How to Stop Cocaine Nausea – Is It Preventable?

To stop cocaine nausea, cocaine use must stop altogether. This can be easier said than done, and if you find you cannot stop taking cocaine now, there are some ways to help with nausea. Eating a balanced meal before use can help ease nausea symptoms. Antacids may be helpful in reducing stomach acid and reflux. However, if you experience abdominal pain, persistent vomiting, and expelling blood in either vomit or stool, seek medical attention immediately. These can be signs of a more serious condition including ulcers or tissue damage. It is always better to err on the side of caution when experiencing these symptoms, even if they only begin with nausea.

Another way to prevent nausea is to stay properly hydrated. When the body does not have enough water and electrolytes, nausea can occur. If you are experiencing vomiting, dehydration is likely and can increase negative side effects. Increasing fluid intake can help alleviate these symptoms.

Getting Help for Cocaine Use in New Port Richey, FL

Cocaine use disorder can take over someone’s life and lead to irreversible damage to the digestive system. But the pleasurable feelings it creates can seem to outweigh these risks, and stopping use may feel impossible. The good news is there is hope, and treatment options are available to help. A cocaine addiction recovery program will arm you with all the tools and skills needed to address the why behind your use and how to face the future cocaine-free. You are a person, full of life and passion – the mask of cocaine cannot take that away. Rediscovering yourself is the first step to healing from within.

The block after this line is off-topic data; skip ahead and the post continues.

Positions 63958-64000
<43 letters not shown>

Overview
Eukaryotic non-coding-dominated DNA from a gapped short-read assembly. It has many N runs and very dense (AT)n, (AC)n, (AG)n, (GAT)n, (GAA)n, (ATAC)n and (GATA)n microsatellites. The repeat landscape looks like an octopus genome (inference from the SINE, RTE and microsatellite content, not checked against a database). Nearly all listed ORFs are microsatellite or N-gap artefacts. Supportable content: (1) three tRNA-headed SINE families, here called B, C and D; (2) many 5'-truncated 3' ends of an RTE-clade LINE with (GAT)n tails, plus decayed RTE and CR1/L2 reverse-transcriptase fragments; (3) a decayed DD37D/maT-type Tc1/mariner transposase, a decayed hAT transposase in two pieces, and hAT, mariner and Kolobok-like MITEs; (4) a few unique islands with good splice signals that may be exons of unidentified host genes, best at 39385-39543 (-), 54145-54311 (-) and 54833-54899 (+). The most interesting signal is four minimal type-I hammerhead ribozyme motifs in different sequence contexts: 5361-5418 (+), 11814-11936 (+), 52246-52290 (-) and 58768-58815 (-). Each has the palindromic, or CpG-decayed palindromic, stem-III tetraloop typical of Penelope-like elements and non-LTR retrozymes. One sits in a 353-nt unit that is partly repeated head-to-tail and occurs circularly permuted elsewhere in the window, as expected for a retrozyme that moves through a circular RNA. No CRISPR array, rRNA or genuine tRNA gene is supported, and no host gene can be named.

If you or someone you love is managing a cocaine use disorder, help is here on the beautiful Suncoast. Clean Recovery Centers has a full-spectrum program that addresses all facets of addiction: physical, mental, spiritual, and social. Our unique, three-phase approach provides therapies, skill-building classes, and wellness components that help you build healthy habits you can utilize in your recovery. Call us today at (888) 330-2532 to learn more about our program offerings.

Get clean. Live clean. Stay clean.

FAQs About Nausea and Cocaine

Does the method of use change how likely you are to feel nauseous from cocaine?

Method of use does affect how nauseous you may feel after cocaine use. Swallowing or rubbing cocaine on the gums is more likely to cause nausea as it enters the stomach directly. Smoking or snorting cocaine goes through the lungs, and though nausea can occur, it is less noticeable.

Is digestive system damage from cocaine reversible?

Depending on how severe the damage to the digestive system is, it may not be reversible. Cocaine can stop blood flow to the gastrointestinal tract and the bowels, leading to tissue death. Tissue death is permanent and will require medical attention to be treated. Cocaine can cause this in any part of the digestive system.